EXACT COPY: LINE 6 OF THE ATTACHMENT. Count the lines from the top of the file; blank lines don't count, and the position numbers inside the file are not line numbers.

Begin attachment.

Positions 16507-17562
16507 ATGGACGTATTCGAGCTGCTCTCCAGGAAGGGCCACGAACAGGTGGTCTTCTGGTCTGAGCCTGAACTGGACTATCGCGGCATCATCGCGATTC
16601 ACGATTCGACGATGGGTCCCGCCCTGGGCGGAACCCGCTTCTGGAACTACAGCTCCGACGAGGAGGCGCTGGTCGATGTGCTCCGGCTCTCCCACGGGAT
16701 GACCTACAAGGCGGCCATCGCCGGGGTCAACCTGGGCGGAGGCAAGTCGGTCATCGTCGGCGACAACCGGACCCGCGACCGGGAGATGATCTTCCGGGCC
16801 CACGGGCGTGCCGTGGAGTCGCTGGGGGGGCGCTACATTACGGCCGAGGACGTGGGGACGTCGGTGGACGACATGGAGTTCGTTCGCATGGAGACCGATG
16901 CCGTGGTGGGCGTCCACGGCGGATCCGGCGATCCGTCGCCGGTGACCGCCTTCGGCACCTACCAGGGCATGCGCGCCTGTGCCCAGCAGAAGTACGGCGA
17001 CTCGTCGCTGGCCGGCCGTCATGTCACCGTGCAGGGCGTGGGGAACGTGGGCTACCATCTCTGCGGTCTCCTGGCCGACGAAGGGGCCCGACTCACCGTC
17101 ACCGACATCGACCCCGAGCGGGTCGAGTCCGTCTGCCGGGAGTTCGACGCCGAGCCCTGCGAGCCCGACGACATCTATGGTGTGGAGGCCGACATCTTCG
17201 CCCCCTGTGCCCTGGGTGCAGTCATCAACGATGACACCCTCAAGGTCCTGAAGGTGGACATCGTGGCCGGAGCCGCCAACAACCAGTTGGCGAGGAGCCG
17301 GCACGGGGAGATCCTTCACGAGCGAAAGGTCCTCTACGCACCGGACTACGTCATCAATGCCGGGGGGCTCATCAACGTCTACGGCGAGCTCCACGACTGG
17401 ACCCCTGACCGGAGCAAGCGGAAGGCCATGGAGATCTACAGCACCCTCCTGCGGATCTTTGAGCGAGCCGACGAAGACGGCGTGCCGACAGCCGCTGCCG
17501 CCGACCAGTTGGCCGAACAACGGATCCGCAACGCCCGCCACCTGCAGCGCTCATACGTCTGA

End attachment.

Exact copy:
16901 CCGTGGTGGGCGTCCACGGCGGATCCGGCGATCCGTCGCCGGTGACCGCCTTCGGCACCTACCAGGGCATGCGCGCCTGTGCCCAGCAGAAGTACGGCGA